Tuesday, November 12, 2013

Conservatorship of Wendland case brief

Conservatorship of Wendland case brief summary
28 P.3d 151 (2001)

A trial court denied a conservator's petition to withhold artificial nutrition and hydration from the conservatee, who was not terminally ill, comatose, or in a persistent vegetative state, and who had not left formal instructions for health care or appointed an agent or surrogate for health care decisions. The California Court of Appeal, Third Appellate District, Division Three, reversed. The objectors to the conservator's request appealed.


A motor vehicle accident injured the conservatee's brain, leaving him conscious yet severely disabled, both mentally and physically, and dependent on artificial nutrition and hydration. The conservator, the wife of the conservatee, proposed to direct the conservatee's physician to remove his feeding tube and allow him to die. The objectors were the conservatee's mother and sister. The trial court applied the clear and convincing evidence and found the evidence insufficient to prove that the conservator's decision was in accordance with either the conservatee's own wishes or best interest. The appellate court believed the trial court was required to defer to the conservator's good faith decision.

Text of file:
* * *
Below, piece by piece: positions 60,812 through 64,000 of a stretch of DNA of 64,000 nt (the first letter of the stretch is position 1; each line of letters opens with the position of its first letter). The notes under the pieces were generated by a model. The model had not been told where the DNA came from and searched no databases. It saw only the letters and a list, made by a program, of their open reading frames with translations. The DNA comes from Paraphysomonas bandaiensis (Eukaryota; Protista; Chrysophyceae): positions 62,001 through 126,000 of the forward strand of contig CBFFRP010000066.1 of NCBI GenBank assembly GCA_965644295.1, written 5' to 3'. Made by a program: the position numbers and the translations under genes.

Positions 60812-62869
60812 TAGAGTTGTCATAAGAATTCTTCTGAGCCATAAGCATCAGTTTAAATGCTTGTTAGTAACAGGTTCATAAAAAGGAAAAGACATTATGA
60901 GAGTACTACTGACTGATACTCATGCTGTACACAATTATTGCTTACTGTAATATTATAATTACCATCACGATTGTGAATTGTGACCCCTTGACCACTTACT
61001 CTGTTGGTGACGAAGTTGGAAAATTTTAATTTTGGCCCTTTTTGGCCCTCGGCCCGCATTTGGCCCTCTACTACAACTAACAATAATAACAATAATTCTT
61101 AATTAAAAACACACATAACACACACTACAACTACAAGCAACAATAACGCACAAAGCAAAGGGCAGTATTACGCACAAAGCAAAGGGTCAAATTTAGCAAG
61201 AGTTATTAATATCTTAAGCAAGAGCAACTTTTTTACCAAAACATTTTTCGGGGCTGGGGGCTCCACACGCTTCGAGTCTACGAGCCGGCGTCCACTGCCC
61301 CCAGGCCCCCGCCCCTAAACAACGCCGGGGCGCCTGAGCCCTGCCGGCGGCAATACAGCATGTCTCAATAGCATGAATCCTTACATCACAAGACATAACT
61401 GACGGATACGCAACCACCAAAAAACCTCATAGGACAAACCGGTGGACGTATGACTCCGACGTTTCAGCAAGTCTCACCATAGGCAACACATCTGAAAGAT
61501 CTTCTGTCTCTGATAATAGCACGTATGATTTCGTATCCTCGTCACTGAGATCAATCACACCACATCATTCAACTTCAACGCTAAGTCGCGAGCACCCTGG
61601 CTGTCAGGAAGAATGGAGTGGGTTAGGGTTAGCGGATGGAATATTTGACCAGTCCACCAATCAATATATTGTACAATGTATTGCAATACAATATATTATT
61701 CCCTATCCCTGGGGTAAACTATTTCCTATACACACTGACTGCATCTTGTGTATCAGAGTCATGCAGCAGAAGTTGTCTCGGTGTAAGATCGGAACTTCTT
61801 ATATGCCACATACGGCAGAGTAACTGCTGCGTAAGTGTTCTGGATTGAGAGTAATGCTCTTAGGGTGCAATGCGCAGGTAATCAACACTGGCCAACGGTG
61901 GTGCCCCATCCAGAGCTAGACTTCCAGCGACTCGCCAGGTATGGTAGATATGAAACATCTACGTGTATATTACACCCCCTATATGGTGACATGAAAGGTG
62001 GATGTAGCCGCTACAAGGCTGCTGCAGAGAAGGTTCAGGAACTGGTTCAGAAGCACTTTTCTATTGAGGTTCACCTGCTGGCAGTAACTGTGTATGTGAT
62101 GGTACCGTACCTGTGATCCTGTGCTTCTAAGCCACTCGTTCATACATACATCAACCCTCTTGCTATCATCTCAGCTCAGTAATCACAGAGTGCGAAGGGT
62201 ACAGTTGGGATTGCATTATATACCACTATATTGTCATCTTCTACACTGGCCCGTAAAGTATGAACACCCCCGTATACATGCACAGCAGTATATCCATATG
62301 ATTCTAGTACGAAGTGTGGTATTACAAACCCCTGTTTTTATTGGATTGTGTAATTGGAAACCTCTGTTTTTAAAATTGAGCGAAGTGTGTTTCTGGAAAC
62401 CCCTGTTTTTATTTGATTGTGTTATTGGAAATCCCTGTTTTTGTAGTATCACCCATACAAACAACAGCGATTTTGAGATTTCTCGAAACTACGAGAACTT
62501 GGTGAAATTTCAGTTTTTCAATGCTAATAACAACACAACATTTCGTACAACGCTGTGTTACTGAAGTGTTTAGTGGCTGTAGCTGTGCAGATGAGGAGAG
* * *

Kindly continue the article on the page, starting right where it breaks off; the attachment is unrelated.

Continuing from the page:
• However, the state supreme court held that the trial court correctly required the conservator to prove, by clear and convincing evidence, either that the conservatee wished to refuse life-sustaining treatment or that to withhold such treatment would have been in the conservatee's best interest. 
  • Lacking such evidence, the trial court correctly denied the conservator's request for permission to withdraw artificial hydration and nutrition.

The appellate court's decision was reversed.

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